Prime Minister Binyamin Netanyahu is concerned that Israel will end up creating a Palestinian state in Yehudah and Shomron in order to prevent a binational state, only to receive a binational state in what’s left of Israel. “You can’t light the national candle on both ends,” he said at the start of Sunday’s Cabinet meeting. “[You can’t] disengage in order to prevent a binational state and at the same time revere a binational state in Israel’s territory.”
This may indeed be the intent of the Palestinians and explains why PA Chairman Mahmoud Abbas refuses to recognize Israel as a Jewish state, a seemingly minor concession. His idea of a two-state solution is a Palestinian state alongside a “country of all of its citizens” in which Arabs are a growing population that already control much of the Galilee, the Negev and areas surrounding Yerushalayim.
But while Netanyahu is correct in his analysis, he is woefully mistaken in his estimation of the solution.
Legislating that Israel is a Jewish country is meaningless. It is, l’havdil, like trying to legislate that Israel is a polite, well-mannered country. Either it is, in which case legislation is unnecessary, or it isn’t, in which case it doesn’t help.
Israel’s Jewishness — among the general public — has eroded over the years. Once, a radio-program host would routinely sign off on Thursday wishing his listeners “Shabbat shalom.” Today, it is more often than not “have a nice weekend.”
Once, it was a given that stores were closed on Shabbos (with very few exceptions), that entertainment centers wouldn’t operate on Shabbos night in Yerushalayim, that Rabbanim had unquestioned authority to rule in critical areas of personal status, including marriage and divorce. Once, the idea of a treif meat shop in a Jewish neighborhood brought looks of revulsion from Israelis of all religious and secular stripes.
But over the years, the stridently secular media, backed by the hyperactive High Court of Justice, chipped away at the outward signs of Jewishness. The excuse wasn’t (G-d forbid!) anything as crass as seeking to erode Israel as a Jewish country. Rather, it was the desire to strengthen its democratic character.
So everyone was given rights — those who simply had to eat pork, and had to go out on Friday night in Yerushalayim, and had to be able to marry in ways that bypass halachah — except Yiddishkeit. It is hard to recall a High Court decision that went in favor of preserving Israel’s Jewish character.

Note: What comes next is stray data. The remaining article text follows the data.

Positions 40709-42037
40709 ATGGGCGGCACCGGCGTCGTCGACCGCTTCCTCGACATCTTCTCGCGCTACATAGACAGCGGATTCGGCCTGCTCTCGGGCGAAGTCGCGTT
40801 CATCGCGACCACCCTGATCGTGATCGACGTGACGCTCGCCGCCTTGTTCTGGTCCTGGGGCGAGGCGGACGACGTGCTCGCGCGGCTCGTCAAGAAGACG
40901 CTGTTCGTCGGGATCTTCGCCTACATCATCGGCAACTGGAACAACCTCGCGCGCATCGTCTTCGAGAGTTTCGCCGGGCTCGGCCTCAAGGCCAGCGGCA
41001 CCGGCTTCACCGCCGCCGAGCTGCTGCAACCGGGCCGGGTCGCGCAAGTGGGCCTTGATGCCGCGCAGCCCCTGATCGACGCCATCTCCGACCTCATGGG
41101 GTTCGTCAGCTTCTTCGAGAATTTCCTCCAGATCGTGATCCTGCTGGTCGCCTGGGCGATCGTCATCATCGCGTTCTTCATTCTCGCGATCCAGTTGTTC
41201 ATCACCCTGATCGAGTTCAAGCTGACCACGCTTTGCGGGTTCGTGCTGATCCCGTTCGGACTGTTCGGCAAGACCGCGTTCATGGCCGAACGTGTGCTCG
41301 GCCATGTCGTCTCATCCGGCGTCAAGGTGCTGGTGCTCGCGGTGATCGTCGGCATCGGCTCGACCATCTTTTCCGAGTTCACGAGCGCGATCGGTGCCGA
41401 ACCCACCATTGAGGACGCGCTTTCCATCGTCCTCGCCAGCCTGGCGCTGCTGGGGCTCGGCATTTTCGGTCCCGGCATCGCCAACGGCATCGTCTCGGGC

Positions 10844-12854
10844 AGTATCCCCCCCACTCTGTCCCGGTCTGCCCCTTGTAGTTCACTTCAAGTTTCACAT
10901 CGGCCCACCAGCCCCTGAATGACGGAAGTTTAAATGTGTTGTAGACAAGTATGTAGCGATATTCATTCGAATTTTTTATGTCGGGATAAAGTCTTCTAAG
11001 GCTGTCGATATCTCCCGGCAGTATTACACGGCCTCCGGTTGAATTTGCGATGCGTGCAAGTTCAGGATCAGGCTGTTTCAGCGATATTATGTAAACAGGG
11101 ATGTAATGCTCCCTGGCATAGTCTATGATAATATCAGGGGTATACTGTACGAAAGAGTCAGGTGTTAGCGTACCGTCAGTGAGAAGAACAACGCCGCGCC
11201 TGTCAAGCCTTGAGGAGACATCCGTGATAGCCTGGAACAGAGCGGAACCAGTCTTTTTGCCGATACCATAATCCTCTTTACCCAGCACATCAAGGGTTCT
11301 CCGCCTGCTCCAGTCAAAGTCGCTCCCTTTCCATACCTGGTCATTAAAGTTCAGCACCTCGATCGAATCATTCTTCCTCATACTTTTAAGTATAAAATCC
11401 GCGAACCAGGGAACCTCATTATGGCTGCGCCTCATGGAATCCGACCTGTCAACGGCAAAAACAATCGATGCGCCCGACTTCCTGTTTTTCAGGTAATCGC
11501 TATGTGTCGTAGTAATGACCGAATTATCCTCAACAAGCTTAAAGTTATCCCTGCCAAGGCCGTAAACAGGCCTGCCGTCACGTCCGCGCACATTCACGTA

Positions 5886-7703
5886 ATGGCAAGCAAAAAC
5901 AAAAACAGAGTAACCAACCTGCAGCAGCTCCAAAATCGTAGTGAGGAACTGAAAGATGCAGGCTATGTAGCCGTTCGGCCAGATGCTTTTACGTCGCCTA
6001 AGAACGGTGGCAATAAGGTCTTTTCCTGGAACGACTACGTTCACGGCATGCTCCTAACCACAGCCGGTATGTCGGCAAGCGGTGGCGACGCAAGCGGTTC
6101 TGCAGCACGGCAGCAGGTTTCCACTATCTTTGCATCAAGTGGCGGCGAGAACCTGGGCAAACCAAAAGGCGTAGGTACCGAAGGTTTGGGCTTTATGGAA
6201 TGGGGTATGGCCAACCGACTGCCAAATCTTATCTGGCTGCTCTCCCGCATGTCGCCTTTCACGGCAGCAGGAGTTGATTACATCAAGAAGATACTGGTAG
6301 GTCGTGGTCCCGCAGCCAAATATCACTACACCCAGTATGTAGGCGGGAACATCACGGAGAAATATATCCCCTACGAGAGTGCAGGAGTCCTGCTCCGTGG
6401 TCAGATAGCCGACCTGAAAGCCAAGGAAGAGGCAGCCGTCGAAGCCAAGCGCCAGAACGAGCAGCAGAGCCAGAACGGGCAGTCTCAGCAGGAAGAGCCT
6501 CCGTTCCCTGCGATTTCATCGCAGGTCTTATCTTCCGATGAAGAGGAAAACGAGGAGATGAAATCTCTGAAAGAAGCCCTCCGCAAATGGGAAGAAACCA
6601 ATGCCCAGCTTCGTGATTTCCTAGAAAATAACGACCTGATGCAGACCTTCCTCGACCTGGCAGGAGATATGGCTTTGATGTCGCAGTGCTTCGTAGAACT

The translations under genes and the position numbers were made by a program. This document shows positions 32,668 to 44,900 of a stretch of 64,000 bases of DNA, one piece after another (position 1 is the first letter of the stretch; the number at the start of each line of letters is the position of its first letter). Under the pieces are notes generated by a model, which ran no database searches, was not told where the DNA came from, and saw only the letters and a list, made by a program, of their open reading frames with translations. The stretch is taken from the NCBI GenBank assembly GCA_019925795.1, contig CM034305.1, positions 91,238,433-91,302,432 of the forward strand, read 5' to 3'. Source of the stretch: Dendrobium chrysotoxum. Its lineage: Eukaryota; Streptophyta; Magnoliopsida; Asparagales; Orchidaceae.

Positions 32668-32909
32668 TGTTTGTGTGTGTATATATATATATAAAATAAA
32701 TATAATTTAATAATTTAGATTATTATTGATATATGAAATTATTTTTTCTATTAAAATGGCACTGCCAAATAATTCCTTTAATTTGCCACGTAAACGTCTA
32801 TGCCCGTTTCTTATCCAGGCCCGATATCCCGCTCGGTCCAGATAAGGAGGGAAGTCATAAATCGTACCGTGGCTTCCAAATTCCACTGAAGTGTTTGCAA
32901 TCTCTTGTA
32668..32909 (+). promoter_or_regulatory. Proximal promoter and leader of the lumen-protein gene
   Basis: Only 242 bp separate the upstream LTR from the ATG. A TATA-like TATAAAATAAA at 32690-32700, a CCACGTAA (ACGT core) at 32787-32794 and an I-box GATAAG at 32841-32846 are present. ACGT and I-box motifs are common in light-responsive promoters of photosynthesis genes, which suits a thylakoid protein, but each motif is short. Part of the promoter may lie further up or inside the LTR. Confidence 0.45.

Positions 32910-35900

Netanyahu’s proposal is counterproductive because it reveals how much opposition there is among the country’s political leadership — not among the people — to Israel being turned into a Jewish country, even at the declarative level of legislation.
Justice Minister Tzipi Livni has said that she will fight him tooth and nail on the proposal. Why? What could she possibly find objectionable about a law that, in Netanyahu’s words, “fortifies the State of Israel as the nation-state of our people”?
After paying lip service to her party’s willingness to “defend Israel’s values as a Jewish and democratic state,” she gets to the point: “By no means will we allow for the weakening of democratic values and their subjugation to Jewish ones.” In other words, she’ll tolerate a little Judaism, but only as long as it does not get in the way of a pristine democracy.
Ironically, Netanyahu’s proposal shows that a substantial part of his government, including Livni and Yesh Atid’s Yair Lapid, agree with Abbas that Israel should not be declared a Jewish country, albeit for different reasons. Netanyahu stands alone not only against the world, but also against his own dysfunctional government.
The prime minister has only himself to blame for the situation. He contributed to the delegitimization of Israel as a Jewish state by forming a coalition that has dictated an unprecedented wave of antireligious legislation, everything from drafting yeshivah students to weakening the rabbinical courts.
Finally, legislation won’t work because the world won’t buy it. Just as it didn’t help to legislate Yerushalayim as Israel’s eternal capital or the annexation of the Golan Heights, it won’t help to pass a law saying that Israel is a Jewish country.
On the other hand, if Israel began acting more like a Jewish country when it comes to Shabbos and kashrus, strengthening the authority of Rabbanim and encouraging Torah learning, then the world would understand, and accept, that Israel is indeed a Jewish country.
The story has been told of a Palestinian terrorist arrested in the first intifada who saw his Israeli guard eating pita on Pesach. When he challenged him on it, asking how he could eat chametz, the guard was dismissive about the need to observe Jewish law. At that moment, the Palestinian for the first time felt hope that their cause would succeed.
It’s time to return to core Jewish values and to redress the imbalance between Israel as a democracy and Israel as a Jewish country.